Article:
The disease of addiction to drugs and alcohol is real, and for many struggling to overcome those obstacles, a helping hand can make all the difference.
For anyone fighting that battle locally, help can be hard to find, but now a group of individuals with New Life United Pentecostal Church in Liberty has made it their mission to offer assistance and be there to support anyone suffering.
“We’re somebody that can just talk to if they need somebody to talk to,” said David Darbonne, who has been part of the A.C.T.S. program for two decades.
A.C.T.S. is a substance abuse program that stands for Alcohol Chemical Treatment Series and is a 12-week program offering lessons on the impacts of substance abuse and providing an opportunity for those fighting the battle to have an outlet to discuss issues.
Darbonne, along with Jim and Kristina Parker, has been working to build the local support program since last November, and they have averaged around four individuals each Monday at 7 p.m. They hope they can impact more as they share their stories of hope and encouragement.
Kristina shared her own struggle and fight to end addiction in her own life with individuals in the program. She began using methamphetamines at a young age and found herself in jail on drug charges at only 17 years of age.
“I continued my addiction until I was 25, and I ran rampant, and that time I was just using anything I could get my hands on. So, I can pretty much relate to most of the people coming in because there wasn’t anything I didn’t use and I can relate,” she said.
Kristina has been clean for a decade and has made it her mission to help anyone struggling to break the chains of substance abuse.
“I’m lucky to be a part of this program. I’m blessed to be a part of this program because I can relate to them and know what they are going through,” she said. “I just want to let them know we’ve been where you are, and there are people out here that love and care for you.”
Kristina, who lives in Hull, is joined by her husband Jim in that mission to provide hope for the community. Jim, unlike Kristina, never had issues with drugs, but alcohol plagued him over the years.
“I never really messed with drugs because I was too busy with the bottle,” said Jim.
Jim made clear it doesn’t matter if it is alcohol or drugs, and the dependency can take over.
“An addiction is an addiction. No matter how you look at it. It can be alcohol; you know it can be drugs. If you really want to get down to it. It's just porn; it's just this; it's all an addiction,” he said.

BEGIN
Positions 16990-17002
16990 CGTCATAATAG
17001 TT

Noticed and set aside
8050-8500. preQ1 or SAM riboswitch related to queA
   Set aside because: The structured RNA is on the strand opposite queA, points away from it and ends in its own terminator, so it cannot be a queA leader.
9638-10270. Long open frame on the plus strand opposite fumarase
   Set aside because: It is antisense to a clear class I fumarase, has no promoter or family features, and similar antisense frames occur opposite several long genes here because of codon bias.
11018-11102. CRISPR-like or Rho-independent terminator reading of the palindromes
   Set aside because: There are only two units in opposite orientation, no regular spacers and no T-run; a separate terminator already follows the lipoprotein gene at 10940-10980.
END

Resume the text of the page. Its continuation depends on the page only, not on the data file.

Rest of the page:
Together the duo works with Darbonne, who never had issues with substance abuse; however, he has seen the effects on others, and the trio, who are all licensed by the state, strive to make a difference.
The group works in conjunction with the probation department to assist court-ordered individuals in attending meetings, although Darbonne makes it clear they are not just a place to have a piece of paper signed.
They also heavily encourage others that want to get clean to come out and join them, as it is a safe place to confront the realities of addiction.
“I want them to know that they are not alone and shouldn’t be embarrassed to ask for help or anything like that. I’ve been there and I don’t want them to feel ashamed,” said Kristina.
The program is free and 48 lessons are taught, and for every twelve classes an individual completes, they can earn a certificate, but it is also a place for individuals to address their issues and concerns.
“You’re free to come and talk about whatever you want to talk about. We’re not putting a cap on what you can come and talk to us about,” said Jim Parker.
He also made a point o
The A.C.T.S. program is available for anyone wanting help with chemical dependency. Everyone is welcome to come out and participate in the recovery process in a safe, no-judgment zone.
“If you want the community to change, you have to do something to change it,” concluded Darbonne.
The church is located at 2510 Jefferson Dr. In Liberty, and for more information, call 713-502-5685.